She seemed to represent the leader the city wants in the Trump era — younger, preferably female and collaborative, someone with fresh ideas and energy. She won most major endorsements — including those of both the Cap Times and the Wisconsin State Journal — and campaigned tirelessly. She told me she was still knocking on doors on Election Day in the Cherokee neighborhood.
In 2011, when Soglin replaced Mayor Dave, he immediately recharted the city’s course on the Edgewater hotel project, the management of the Overture Center for the Arts, and on the central library remodeling and public market project.
I asked Rhodes-Conway Wednesday about any bold, immediate moves.
“No, I am focused on getting good staff and good folks appointed to committees,” she said. “I don’t want to be too hasty on anything. I’m going to see how the meeting with the mayor goes and then will be using the two-week transition time to make some decisions about what we’re going to focus on first.”
What do you hope people will say about your first year in office, when that time comes?
“I think probably the thing that I hope most is that people will feel like we really were able to take a different approach to community engagement and that we really made a priority of elevating the voices of the folks that are most impacted by city decisions and (that we are) listening to the community,” Rhodes-Conway responded.
Part of that will be her work with an inexperienced City Council, where nine of 20 members will be new: “Certainly I know how steep a learning curve it can be. But to me it represents a lot of opportunity; there are a lot of smart people who got elected last night, and I’m actually pretty eager to get to work with them to reset the relationship between the mayor’s office and the council,” an obvious reference to Soglin’s famously abrasive style.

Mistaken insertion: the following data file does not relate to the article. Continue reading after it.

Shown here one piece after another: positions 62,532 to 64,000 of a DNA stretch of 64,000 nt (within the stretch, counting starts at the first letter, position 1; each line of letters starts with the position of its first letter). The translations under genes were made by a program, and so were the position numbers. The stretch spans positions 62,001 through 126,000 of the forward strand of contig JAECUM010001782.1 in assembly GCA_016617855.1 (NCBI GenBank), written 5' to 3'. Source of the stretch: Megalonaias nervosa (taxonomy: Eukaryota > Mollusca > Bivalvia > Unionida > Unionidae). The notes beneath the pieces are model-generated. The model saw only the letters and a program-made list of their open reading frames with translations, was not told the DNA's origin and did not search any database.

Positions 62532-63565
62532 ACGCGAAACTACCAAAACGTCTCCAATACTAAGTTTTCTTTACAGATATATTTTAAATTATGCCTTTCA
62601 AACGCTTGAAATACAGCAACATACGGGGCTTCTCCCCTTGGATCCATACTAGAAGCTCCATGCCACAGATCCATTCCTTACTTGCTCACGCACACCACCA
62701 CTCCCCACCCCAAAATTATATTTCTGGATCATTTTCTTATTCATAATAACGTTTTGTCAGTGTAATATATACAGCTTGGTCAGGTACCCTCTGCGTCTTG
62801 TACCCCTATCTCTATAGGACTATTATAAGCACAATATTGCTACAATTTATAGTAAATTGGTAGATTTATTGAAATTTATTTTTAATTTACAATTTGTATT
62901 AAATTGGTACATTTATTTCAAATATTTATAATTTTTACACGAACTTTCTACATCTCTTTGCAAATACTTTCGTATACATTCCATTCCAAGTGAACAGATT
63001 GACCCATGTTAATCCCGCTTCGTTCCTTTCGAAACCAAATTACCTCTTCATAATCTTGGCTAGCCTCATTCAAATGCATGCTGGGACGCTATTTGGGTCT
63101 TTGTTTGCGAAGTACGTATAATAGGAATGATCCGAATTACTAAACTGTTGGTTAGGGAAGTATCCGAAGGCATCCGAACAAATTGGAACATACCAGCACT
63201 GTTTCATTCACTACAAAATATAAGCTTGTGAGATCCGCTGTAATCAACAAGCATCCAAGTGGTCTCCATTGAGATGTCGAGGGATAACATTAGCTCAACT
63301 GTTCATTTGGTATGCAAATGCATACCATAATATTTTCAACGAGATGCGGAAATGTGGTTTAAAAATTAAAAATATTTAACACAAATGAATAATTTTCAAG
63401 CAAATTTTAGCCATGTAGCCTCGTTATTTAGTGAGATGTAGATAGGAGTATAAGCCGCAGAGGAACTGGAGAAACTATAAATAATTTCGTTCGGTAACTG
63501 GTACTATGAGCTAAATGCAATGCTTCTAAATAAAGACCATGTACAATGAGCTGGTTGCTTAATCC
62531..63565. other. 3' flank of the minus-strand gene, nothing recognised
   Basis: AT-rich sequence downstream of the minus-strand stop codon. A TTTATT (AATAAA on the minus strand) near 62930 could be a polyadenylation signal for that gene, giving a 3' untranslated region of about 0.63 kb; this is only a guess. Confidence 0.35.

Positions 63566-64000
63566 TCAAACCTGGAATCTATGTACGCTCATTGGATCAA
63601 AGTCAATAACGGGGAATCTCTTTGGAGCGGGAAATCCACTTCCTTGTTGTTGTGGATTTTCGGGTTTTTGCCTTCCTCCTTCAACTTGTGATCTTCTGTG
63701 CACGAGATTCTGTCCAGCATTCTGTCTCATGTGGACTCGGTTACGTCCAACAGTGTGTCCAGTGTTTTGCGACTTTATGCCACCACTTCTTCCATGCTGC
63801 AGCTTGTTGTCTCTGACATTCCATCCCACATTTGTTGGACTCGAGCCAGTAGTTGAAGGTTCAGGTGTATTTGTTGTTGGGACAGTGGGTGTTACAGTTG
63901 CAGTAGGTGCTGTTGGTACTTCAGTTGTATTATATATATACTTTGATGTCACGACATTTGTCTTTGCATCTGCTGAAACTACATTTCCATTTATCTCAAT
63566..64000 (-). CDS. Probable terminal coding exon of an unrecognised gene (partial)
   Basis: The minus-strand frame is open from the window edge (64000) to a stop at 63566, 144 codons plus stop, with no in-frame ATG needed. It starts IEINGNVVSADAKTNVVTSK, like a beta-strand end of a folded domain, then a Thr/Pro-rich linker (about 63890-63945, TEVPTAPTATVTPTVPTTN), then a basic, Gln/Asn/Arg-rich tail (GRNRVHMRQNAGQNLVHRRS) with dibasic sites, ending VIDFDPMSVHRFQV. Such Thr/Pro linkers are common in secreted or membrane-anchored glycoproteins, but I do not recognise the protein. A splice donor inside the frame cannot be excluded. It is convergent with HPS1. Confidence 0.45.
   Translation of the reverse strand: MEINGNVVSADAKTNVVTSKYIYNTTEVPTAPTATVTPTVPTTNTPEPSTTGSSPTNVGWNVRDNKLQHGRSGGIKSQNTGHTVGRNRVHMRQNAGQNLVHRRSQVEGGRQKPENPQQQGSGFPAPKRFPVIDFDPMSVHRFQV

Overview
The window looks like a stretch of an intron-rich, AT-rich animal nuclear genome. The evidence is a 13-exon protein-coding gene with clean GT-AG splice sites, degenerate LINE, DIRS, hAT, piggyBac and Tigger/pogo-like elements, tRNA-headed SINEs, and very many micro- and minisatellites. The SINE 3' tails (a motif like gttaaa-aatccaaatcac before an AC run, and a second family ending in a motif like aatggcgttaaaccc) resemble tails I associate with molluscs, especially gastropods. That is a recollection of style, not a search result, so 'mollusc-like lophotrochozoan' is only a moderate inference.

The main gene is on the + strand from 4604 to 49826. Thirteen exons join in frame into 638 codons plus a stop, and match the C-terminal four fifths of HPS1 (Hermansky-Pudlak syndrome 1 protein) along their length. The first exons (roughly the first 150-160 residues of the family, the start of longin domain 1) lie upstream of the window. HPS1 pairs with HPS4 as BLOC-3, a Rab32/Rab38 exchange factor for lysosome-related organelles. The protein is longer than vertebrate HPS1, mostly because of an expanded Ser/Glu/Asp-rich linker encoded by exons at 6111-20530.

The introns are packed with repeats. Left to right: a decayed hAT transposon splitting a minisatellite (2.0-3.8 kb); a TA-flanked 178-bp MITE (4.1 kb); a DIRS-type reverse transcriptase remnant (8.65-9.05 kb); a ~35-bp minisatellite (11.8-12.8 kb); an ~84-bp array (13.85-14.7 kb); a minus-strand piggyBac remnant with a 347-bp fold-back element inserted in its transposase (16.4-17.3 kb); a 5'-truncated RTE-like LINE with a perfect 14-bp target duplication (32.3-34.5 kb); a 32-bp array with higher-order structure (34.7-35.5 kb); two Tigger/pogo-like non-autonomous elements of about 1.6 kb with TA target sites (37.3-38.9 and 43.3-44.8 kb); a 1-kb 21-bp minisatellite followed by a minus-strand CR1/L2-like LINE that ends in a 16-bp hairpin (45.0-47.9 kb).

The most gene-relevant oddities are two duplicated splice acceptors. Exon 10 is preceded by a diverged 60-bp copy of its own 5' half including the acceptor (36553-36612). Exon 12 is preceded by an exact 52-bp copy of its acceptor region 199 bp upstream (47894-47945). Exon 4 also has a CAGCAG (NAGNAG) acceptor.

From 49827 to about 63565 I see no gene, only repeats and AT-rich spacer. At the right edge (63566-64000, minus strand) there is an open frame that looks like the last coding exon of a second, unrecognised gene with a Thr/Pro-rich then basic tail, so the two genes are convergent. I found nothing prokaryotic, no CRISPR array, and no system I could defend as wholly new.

As she campaigned, Rhodes-Conway said she was impressed that far from her east side base she found issues such as affordable housing and climate change resonated.
“Regardless of where I was in the city I heard many of the same things,” she said. “I was knocking on doors yesterday and talked to a number of people who were really excited about the possibility of change, so I just think that the city was ready.”
Finally, I asked her about Soglin. Because, I told her, that while many voters seemed to wave him away with a dismissive he-had-his-time send-off, there are many others who are deeply appreciative of how he shaped the modern Madison, a place so many of us have cherished for decades.
Rhodes-Conway responded: “I have deep respect for Mayor Soglin and he has served this city honorably and well for many years in many ways, and leaves an incredible legacy. And I’m committed to having as smooth a transition as possible. ... I think you know Paul and I are alike in that we both love this city and that we are both going to do our best to serve it.”
Nice to hear.